The author is chief engineer of WSRQ LECOM Radio.
In 1992, WZZS, Zolfo Springs, Fla., was launched as a Class A FM on 106.9 MHz. This is approximately 40 miles inland (east) of Sarasota/Bradenton Florida.
Due to the extremely flat topography and the subtropical climate, auto reception was audible up and down the coast though the Sarasota area.
In 2007, W295BH, a 250-watt FM translator, commenced operation in the Sarasota area on the same frequency. While it has moved several times over the years, it never was a real problem for WZZS other than eliminating the fringe coverage, which was well outside the Class A FM 60 dBu contour.
The same could not be said in reverse. WZZS inflicted considerable interference on the translator, even well inside the translator’s 60 dBu contour. Motorists driving through Sarasota and Bradenton would often hear WZZS “pop through” while listening to the W295BH translator.
Areas east of Sarasota, which remained still within the W295BH 60 dBu contour, were especially inundated with interference from the co-channel Class A FM. This was due to both WZZS’s higher-power penetration into the inland Sarasota area, and the much lower power of the 106.9 translator in that same part of the market.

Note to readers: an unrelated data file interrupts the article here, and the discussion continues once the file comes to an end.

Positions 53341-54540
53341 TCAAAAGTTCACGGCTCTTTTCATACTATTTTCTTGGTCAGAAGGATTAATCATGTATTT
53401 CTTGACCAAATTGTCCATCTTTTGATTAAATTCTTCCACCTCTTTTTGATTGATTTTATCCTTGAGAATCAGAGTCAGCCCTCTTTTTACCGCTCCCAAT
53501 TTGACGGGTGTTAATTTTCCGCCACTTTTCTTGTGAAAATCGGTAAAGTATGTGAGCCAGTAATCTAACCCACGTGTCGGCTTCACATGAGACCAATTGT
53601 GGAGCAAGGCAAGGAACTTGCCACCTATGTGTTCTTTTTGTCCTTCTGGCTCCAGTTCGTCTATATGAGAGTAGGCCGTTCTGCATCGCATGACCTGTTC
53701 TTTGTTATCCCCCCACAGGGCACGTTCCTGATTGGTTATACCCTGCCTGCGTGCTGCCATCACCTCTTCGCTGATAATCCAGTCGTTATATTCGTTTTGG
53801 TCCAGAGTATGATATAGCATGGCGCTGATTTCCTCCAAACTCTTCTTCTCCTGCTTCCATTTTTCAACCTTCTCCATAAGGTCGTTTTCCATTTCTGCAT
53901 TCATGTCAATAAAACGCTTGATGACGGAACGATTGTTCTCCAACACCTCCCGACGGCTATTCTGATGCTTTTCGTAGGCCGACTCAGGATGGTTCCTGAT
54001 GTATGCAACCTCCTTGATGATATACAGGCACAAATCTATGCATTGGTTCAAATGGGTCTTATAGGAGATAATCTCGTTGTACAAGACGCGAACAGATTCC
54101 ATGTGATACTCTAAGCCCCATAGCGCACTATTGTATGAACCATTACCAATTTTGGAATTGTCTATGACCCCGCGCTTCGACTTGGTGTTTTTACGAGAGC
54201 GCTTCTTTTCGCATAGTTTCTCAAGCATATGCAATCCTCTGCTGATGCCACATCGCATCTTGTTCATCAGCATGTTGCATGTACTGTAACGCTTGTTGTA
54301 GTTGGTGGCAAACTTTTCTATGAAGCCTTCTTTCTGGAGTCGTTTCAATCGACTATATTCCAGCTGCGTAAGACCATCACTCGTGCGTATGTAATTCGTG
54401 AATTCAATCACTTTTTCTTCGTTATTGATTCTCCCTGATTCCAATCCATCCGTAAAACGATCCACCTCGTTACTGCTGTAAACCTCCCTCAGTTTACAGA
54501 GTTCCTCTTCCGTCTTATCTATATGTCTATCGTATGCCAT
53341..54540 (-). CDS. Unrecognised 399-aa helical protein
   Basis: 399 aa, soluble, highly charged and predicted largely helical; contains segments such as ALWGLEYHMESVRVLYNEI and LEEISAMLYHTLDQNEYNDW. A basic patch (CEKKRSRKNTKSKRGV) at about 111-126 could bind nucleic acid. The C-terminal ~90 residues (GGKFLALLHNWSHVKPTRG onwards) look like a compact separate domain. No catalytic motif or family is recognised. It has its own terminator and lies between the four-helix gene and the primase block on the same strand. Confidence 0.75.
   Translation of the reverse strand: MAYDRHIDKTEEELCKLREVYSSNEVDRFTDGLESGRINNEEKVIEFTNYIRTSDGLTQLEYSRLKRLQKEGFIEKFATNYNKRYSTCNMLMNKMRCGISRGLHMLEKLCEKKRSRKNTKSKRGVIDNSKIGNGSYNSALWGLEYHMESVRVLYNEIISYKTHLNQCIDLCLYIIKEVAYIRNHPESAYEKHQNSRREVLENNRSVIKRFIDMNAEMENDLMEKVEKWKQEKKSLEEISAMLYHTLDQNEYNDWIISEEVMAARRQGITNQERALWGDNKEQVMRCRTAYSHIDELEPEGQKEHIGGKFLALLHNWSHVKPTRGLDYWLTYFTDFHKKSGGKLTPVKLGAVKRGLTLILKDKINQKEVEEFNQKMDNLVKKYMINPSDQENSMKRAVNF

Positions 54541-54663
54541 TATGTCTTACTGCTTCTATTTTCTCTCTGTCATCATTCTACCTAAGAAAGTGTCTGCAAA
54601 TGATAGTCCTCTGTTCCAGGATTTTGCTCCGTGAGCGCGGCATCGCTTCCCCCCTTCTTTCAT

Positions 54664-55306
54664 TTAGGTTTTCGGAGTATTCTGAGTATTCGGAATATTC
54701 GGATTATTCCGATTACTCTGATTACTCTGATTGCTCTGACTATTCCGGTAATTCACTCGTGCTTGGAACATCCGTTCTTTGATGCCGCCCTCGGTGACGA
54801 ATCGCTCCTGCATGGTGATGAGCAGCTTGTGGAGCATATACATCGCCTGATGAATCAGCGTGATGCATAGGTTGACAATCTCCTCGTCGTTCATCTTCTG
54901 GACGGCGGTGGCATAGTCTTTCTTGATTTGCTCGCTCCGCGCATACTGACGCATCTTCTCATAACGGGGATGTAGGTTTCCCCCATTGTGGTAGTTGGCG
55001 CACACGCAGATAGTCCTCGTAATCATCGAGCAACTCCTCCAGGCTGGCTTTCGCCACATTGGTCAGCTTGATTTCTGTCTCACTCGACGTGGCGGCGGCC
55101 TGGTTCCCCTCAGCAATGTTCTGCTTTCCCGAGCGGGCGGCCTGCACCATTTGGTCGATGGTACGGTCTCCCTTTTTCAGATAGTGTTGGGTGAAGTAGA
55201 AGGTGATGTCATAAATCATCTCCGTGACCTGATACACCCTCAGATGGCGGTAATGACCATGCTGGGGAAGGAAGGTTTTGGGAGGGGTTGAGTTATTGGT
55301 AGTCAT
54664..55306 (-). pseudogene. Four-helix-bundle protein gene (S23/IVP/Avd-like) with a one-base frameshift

These unpleasant experiences lasted the better part of 10 years, until Lake Erie College of Osteopathic Medicine (LECOM) entered the picture.
The college purchased WSRQ(AM) 1220 and W295BH in December 2018, along with another translator on 95.9 (W240DP) located further south of Sarasota.
The new owner desired to expand its reach into the growth areas of Sarasota and Manatee counties, and eliminate the interference caused by WZZS. LECOM accomplished both objectives by acquiring WZZS in December 2019.
The initial simulcasting efforts fell short of the intended goal. With no simple way properly to time the audio using the existing setup, along with a multipath-like (simulcast interference) sound in many important areas, it became clear that only full synchronization of the 106.9 signals would cure the problem.
With the help of Tony Gervasi, Intraplex specialist and sales manager for GatesAir, a proposal was delivered for an intelligent IP networking system with built-in synchronization. The goal was to establish a composite multiplex signal over IP to the three FM transmitter sites in a four-way simulcast with WSRQ (AM), using fiber connectivity to the public internet.
The initial work required an evaluation of infrastructure to support the new networking strategy.
One positive was that the existing fiber connections (and related Service Level Agreements) to all FM locations were adaptable to the new system. It was also possible to retain the existing GatesAir 950 MHz HD Link feeding the AM transmitter.